Bypass surgery is often the last resort, as it is more invasive than other procedures. Doctors take healthy arteries from the leg and insert them into the heart as a way for blood to bypass the blocked or weakened heart artery. This makes a more efficient route for blood to pump through the heart.

Frequently Asked Questions

What is a calcium deposit?

A calcium deposit is a buildup of calcium salts in a specific area of the body. These deposits form when the body absorbs more calcium than it needs, and the excess is deposited in tissues, organs, and joints. Calcium deposits are most commonly found as kidney stones but can also form in other areas, such as the skin, muscles, blood vessels, and tendons. These deposits can be as small as a grain of sand or as large as a golf ball.

What are the causes of calcium deposits?

The most common cause of calcium deposits is a diet high in calcium and low in vitamin D. This combination can lead to the body absorbing too much calcium and depositing it in the body. Other causes include high levels of phosphorous, certain medications, dehydration, and certain medical conditions such as hyperparathyroidism and sarcoidosis.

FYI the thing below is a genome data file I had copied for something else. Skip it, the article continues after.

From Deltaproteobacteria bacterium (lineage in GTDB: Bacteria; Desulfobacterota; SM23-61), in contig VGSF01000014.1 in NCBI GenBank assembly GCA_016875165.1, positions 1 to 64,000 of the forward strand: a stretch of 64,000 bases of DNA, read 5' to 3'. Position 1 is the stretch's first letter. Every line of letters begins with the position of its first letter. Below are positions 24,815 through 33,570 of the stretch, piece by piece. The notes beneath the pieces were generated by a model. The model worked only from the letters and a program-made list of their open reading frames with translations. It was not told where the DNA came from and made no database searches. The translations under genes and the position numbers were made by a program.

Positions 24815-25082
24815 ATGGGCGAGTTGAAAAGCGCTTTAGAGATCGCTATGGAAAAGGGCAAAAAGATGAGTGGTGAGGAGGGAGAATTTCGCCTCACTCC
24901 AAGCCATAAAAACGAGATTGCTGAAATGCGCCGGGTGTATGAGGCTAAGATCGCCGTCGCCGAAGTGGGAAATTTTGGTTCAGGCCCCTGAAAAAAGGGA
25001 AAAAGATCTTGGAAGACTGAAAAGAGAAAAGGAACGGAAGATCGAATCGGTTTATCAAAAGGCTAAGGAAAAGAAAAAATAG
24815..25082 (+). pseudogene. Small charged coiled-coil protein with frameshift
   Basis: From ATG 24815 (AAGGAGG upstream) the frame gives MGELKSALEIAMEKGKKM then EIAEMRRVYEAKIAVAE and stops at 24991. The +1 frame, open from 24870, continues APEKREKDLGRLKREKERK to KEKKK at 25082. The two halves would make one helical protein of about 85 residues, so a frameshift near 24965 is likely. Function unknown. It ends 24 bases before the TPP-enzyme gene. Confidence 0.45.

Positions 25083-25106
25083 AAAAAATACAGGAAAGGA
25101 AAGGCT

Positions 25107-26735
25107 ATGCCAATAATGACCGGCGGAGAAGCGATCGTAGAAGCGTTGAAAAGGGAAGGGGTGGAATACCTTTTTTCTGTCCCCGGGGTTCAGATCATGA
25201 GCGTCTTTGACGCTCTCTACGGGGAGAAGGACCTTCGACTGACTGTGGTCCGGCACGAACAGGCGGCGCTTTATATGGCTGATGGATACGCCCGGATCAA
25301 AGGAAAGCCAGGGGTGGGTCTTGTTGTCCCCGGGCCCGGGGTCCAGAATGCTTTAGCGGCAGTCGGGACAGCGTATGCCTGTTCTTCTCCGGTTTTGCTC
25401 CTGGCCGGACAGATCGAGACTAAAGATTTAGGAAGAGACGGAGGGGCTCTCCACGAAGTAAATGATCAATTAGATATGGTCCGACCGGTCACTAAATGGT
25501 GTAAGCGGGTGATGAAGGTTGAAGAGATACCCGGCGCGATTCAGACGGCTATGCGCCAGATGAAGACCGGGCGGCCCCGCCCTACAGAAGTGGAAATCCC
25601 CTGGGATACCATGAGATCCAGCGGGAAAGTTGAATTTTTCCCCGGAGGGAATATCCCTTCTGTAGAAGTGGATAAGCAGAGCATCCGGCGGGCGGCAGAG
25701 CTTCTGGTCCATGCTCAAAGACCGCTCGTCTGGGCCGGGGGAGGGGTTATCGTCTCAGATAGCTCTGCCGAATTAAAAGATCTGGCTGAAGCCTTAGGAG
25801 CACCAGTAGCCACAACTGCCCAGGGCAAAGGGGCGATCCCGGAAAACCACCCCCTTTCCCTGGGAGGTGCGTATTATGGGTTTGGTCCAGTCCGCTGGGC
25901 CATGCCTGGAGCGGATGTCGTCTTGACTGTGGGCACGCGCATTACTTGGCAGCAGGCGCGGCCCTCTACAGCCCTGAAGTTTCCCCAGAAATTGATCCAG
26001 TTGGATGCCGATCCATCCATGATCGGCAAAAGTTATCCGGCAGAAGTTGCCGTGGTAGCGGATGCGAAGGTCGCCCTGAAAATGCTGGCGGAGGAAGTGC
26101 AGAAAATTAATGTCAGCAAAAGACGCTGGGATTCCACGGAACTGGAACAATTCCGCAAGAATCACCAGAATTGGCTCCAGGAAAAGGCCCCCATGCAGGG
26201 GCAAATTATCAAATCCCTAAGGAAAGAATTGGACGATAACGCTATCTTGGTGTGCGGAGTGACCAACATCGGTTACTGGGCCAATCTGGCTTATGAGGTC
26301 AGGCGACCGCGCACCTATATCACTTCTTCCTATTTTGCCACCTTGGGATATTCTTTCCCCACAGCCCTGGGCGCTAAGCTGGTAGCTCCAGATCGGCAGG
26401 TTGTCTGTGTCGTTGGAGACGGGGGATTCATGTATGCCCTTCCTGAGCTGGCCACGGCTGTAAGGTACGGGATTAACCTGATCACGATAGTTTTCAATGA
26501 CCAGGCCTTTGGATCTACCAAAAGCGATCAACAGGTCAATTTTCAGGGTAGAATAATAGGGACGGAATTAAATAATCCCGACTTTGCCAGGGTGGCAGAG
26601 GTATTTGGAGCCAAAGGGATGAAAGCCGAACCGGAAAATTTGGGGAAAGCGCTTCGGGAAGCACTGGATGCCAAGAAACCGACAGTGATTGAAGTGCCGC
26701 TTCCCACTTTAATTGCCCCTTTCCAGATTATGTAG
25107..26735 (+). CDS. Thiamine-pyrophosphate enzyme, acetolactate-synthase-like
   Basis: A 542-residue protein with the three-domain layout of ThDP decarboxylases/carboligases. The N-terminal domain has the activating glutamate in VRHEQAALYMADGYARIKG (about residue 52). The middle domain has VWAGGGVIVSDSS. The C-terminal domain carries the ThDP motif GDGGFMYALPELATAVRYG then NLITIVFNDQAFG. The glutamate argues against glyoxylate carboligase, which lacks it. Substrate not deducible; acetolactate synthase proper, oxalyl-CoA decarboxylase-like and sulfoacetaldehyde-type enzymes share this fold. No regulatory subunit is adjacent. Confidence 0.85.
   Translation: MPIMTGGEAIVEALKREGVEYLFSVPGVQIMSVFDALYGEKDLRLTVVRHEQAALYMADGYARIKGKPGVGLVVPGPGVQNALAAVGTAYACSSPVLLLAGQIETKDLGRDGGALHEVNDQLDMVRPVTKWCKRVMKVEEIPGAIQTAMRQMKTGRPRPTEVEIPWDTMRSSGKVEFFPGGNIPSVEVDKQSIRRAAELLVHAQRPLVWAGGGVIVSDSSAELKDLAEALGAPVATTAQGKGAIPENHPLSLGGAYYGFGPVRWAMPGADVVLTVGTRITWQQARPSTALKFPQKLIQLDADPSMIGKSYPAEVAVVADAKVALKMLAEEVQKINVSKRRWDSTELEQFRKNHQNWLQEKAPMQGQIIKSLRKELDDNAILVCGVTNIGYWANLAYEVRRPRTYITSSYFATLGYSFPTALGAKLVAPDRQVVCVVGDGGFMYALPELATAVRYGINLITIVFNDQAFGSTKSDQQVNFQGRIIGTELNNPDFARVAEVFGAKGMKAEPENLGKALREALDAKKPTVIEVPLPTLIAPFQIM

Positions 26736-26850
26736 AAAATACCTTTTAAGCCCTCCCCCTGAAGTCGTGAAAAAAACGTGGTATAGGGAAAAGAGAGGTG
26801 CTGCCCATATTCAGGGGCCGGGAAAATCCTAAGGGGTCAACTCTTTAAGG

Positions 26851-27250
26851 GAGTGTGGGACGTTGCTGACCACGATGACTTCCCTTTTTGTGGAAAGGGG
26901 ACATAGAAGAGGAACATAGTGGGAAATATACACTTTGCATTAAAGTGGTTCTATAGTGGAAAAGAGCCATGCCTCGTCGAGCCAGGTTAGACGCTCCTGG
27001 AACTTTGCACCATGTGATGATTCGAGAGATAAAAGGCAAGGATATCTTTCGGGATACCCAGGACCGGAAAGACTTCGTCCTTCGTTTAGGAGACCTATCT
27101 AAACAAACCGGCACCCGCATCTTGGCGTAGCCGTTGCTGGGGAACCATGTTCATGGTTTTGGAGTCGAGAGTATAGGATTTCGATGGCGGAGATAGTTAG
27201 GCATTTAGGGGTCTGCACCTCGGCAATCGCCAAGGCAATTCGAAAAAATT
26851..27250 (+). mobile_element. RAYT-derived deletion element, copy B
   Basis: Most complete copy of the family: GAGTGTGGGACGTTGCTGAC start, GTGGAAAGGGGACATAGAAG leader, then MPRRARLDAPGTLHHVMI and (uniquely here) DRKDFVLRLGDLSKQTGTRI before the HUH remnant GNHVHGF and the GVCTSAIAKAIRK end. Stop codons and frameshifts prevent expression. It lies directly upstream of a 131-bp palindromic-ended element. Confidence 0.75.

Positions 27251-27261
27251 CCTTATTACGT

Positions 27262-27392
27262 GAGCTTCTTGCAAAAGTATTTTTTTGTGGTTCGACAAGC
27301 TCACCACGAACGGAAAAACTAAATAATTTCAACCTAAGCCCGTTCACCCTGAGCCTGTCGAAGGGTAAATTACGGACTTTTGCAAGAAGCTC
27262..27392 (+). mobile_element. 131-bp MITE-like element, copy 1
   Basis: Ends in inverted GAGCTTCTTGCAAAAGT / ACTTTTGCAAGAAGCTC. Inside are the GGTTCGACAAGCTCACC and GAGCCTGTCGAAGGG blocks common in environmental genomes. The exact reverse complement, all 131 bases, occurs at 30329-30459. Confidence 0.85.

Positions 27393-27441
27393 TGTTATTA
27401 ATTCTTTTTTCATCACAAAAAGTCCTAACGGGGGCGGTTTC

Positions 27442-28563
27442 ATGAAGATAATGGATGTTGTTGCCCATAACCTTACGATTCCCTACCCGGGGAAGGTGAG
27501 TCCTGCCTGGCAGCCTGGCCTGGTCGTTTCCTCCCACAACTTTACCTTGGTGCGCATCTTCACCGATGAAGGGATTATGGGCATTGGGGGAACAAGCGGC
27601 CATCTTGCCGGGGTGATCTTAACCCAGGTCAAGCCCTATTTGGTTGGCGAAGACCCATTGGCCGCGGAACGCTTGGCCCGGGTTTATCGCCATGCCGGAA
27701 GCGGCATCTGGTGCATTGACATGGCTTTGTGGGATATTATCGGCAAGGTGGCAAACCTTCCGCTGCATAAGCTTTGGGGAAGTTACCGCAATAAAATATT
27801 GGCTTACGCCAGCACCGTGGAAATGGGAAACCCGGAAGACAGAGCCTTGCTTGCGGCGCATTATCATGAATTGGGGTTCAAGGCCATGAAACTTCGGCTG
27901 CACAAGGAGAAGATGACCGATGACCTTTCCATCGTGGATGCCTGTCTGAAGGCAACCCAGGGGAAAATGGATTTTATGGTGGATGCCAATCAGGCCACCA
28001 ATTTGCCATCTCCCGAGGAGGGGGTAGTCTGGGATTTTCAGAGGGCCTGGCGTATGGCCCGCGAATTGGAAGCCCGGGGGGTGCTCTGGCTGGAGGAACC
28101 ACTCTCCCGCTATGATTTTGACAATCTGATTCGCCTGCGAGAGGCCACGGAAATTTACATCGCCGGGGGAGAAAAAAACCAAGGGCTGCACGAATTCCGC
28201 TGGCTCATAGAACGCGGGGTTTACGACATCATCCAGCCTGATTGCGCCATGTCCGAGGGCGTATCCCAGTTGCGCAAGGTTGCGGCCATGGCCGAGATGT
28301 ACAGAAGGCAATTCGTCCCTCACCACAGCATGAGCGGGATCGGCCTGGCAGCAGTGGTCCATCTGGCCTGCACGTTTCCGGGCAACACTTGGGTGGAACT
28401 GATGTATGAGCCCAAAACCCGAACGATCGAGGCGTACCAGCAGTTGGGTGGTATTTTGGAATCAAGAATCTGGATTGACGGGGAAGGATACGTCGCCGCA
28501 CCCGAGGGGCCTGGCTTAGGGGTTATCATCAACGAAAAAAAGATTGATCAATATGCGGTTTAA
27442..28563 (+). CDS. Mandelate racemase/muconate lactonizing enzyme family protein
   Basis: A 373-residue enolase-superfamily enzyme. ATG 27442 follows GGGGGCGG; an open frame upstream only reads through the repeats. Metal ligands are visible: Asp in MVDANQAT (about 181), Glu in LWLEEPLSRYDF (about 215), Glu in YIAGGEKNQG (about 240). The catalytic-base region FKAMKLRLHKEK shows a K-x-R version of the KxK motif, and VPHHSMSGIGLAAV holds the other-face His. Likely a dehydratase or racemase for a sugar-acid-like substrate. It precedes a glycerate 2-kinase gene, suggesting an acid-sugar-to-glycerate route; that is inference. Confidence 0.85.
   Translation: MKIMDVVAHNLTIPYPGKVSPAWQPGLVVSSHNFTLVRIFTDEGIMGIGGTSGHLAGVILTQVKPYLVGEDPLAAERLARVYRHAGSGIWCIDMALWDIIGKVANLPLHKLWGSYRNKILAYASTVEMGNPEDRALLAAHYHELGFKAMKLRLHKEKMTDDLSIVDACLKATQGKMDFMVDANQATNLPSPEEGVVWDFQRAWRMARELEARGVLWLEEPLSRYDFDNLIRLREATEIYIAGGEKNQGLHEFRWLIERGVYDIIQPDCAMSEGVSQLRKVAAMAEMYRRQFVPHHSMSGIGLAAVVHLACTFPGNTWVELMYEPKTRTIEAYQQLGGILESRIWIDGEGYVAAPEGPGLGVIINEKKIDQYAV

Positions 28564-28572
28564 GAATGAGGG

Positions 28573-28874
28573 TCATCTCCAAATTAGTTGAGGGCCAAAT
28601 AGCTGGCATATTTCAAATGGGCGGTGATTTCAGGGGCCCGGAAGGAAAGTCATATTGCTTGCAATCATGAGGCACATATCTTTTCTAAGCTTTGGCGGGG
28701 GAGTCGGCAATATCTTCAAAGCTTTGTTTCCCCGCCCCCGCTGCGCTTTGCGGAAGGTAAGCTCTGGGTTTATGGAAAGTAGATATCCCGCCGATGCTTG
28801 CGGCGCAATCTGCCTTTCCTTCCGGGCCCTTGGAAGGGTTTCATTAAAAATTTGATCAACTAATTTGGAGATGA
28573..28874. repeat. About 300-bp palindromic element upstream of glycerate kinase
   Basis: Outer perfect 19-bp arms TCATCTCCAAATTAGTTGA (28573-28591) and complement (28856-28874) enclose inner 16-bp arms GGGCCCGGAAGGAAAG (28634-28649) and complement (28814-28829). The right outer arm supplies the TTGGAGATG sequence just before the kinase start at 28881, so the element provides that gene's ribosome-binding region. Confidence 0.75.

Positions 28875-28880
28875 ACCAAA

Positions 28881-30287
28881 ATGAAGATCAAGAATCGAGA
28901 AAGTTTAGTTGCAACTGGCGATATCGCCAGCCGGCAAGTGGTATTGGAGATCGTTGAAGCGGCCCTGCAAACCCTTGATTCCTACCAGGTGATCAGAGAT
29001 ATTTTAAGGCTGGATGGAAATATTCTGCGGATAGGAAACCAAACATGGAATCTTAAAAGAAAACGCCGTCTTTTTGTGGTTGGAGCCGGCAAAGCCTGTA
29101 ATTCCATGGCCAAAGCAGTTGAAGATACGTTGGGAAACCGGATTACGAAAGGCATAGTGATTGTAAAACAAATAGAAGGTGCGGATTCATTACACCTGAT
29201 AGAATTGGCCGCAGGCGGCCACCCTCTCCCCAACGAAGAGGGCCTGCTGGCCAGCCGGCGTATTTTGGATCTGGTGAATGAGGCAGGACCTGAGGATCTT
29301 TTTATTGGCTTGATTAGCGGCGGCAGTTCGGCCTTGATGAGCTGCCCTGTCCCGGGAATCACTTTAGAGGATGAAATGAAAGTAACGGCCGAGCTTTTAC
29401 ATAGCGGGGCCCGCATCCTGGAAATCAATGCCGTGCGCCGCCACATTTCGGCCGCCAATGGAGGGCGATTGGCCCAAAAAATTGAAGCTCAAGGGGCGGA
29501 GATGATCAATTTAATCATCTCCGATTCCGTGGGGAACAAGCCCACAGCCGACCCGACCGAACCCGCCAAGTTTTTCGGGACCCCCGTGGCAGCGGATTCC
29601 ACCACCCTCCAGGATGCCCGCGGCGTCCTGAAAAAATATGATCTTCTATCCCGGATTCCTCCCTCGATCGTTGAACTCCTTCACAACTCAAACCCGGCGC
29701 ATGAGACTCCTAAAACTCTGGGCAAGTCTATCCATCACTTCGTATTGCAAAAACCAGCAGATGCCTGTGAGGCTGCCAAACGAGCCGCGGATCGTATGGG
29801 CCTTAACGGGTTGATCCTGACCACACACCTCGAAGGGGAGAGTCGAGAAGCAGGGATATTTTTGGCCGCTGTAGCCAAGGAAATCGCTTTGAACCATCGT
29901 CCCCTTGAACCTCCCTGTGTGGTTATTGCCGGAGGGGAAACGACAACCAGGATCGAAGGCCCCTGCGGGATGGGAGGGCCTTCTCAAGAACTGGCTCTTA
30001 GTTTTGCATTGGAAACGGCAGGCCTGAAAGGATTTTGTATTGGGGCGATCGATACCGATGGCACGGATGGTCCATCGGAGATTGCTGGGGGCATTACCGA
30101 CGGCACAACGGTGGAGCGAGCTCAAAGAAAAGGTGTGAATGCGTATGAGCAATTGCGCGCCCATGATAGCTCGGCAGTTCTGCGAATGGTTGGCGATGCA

What are the symptoms of calcium deposits?

Generally, calcium deposits don’t cause any symptoms, and many people don’t even know they have them. However, if a calcium deposit is large enough, it can cause pain, swelling, and stiffness in the affected area. In some cases, calcium deposits can also lead to other symptoms, such as fatigue, nausea, and vomiting.

Are calcium deposits dangerous?

Generally, calcium deposits are not dangerous. However, in some cases, they can cause serious health problems. For example, if calcium deposits form in the heart, they can cause chest pain, heart palpitations, and even an irregular heartbeat. Additionally, large calcium deposits can cause damage to the surrounding tissue.

How can calcium deposits be treated?

Treatment for calcium deposits depends on the size and location of the deposit. Small deposits may not require any treatment, but larger deposits may need to be surgically removed. In some cases, medications such as bisphosphonates or corticosteroids can be used to reduce the size of the deposit. Additionally, vitamin D supplements may be recommended to help reduce the risk of calcium deposits forming in the future.